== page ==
Hank Mobley and Art Farmer recorded together only six times. Their first union was in October 1955 on The Steve Allen Show with Charles Mingus and Art Blakey playing behind Thelonious Monk, the show's guest artist. In 1956 and 1957, Mobley and Farmer's studio albums together included Farmer's Market (Prestige), The Stylings of Silver (Blue Note) and Dial S for Sonny (Blue Note).
Only two of their five joint studio albums were Mobley-led dates. The second and last was Poppin', recorded in October 1957. The first was Hank Mobley Quintet, recorded in March 1957. Poppin' is solid but less of a pure Mobley-Farmer date. For one, baritone saxophonist Pepper Adams was added. For another, the date includes two standards rather than just Mobley compositions. For me, the Hank Mobley Quintet date is the more interesting collaboration.
Mobley began playing in the rhythm-and-blues circuit between 1949 and 1951, having been recommended to r&b artist Paul Gayten [pictured] by Clifford Brown. In 1952, Mobley was discovered by Max Roach, who a year later tried to recruit him to come out to California with Clifford Brown. But Roach was able to reach only Brown (now there's a phone call you could kill yourself for missing).
For most of 1954, Mobley recorded with Dizzy Gillespie. In September, he joined Horace Silver [pictured], who soon formed the ground-breaking quintet that would become known as The jazz Messengers (Doug Watkins, Art Blakey and Kenny Dorham were the other three founding members).
When the Jazz Messengers disbanded in 1956, the 12-inch LP was emerging, and Blue Note needed more tunes and longer tracks to fill the format. The Jazz Messengers were more valuable in pieces than as a unit.
Mobley worked consistently as a studio sideman and leader in 1956. Often thought of as a lesser light than contemporary Sonny Rollins, Mobley also had a stunning year in 1957, recording 14 albums in just 12 months—6 of them under his own name.
The pairing of Art Farmer and Mobley [pictured] on Hank Mobley Quintet is sensational, since you're able to hear Mobley's big oily tenor contrasted against Farmer's starched, crisp trumpet—without distraction. Add Horace Silver, Art Blakey and Doug Watkins, and you really have a Jazz Messengers date here plus a complete deck of Mobley originals. As you'll hear on the album, Mobley was vastly underrated as a hard bop composer, and his songs and solos are assertive and on point throughout.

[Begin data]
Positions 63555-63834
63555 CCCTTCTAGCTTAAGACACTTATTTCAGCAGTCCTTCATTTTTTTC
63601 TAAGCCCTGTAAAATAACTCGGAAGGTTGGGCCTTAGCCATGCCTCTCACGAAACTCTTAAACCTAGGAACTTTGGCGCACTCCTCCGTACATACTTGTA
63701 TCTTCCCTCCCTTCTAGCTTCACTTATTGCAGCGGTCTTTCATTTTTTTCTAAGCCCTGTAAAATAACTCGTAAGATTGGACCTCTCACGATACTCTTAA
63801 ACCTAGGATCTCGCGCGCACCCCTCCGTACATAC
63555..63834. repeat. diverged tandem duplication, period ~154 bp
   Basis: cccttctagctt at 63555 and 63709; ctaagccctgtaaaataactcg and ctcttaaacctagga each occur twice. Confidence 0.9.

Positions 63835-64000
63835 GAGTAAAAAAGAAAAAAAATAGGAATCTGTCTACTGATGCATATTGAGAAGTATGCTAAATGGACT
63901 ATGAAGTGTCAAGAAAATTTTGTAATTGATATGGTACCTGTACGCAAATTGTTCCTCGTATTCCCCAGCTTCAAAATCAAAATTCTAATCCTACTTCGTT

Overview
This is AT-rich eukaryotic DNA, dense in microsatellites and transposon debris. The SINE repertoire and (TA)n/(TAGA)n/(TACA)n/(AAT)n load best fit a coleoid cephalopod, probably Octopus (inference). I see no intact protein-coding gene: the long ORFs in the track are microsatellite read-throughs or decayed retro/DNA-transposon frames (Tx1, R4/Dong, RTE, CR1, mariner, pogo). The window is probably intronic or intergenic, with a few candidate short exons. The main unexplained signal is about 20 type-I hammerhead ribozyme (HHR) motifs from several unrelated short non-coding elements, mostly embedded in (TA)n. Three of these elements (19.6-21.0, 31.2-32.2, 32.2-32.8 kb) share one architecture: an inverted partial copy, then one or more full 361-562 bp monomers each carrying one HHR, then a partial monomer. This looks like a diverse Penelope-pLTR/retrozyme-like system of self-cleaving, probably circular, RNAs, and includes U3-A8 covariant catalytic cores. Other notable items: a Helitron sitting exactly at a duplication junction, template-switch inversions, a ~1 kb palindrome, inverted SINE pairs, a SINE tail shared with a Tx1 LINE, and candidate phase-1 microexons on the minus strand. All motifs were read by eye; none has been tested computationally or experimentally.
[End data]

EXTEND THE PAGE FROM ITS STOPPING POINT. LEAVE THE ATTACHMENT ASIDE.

The album opens with Funk in Deep Freeze, a blues that see-saws between minor and major keys. Farmer [pictured] solos first and it's a classic tah-tah-tah-tah-tah staccato performance. Wham and They're Off is an up-tempo hard bop tune that sounds like an early rendition of Mobley's This I Dig of You, with Mobley and Farmer running neck and neck. Blakey drives the tune, serving up dozens of different rhythms, while Mobley chugs along smoothly, offering idea after smoky idea. As always, Farmer's solo is understated and precise.
Fin De L'Affaire is a Mobley ballad that reminds you just how gifted a player he was. Your eyelids get heavy just listening to him bring out every rich flavor on his horn. The album's second breakneck hard-bop tune is Startin' From Scratch, again featuring hustling Mobley solos. This song is perhaps the album's high point, as Mobley and Farmer trade two rapid-fire measures each during the tune's latter section. Silver, of course, is at the height of his funky power, comping away in the background.
Stella-Wise is another hard bop tune taken at a slightly slower but still exuberant tempo. It features strong solo work by Silver. The closer is Base on Balls, a minor-key blues that lets Watkins [pictured] show his stuff. Watkins opens with a walking bass line and is soon joined by Blakey and then by Silver. Mobley and Farmer join in but keep their solos spare.
Four weeks after this date, Mobley (and Blakey) recorded on Johnny Griffin's A Blowing Session with Lee Morgan, Griffin, John Coltrane, Wynton Kelly and Paul Chambers. Meanwhile, Farmer recorded Manny Albam's Jazz Greats of Our Time Vol. 2 with Bobby Brookmeyer, Phil Woods, Zoot Sims, Al Cohn, Gerry Mulligan, Hank Jones, Milt Hinton and Osie Johnson.
Mobley and Farmer reunited the following month in May for The Stylings of Silver, another terrific album. But back in March, on Hank Mobley Quintet, their chemistry was perfect and undiluted, and Mobley's originals were perfectly framed.
JazzWax tracks: Hank Mobley Quintet has been tricky to find. The same is true of Poppin'. Both are available as part of The Complete Blue Note Hank Mobley Fifties Sessions box from Mosaic here. Or you can find Quintet as an import here or here. You can find Poppin' here as a download.
JazzWax video clips: I couldn't find video of Mobley but here's a wonderful Mobley recording with still images of I Should Care form Another Workout (1961). And here's Art Farmer on Duke Pearson's ballad, You Know I Care.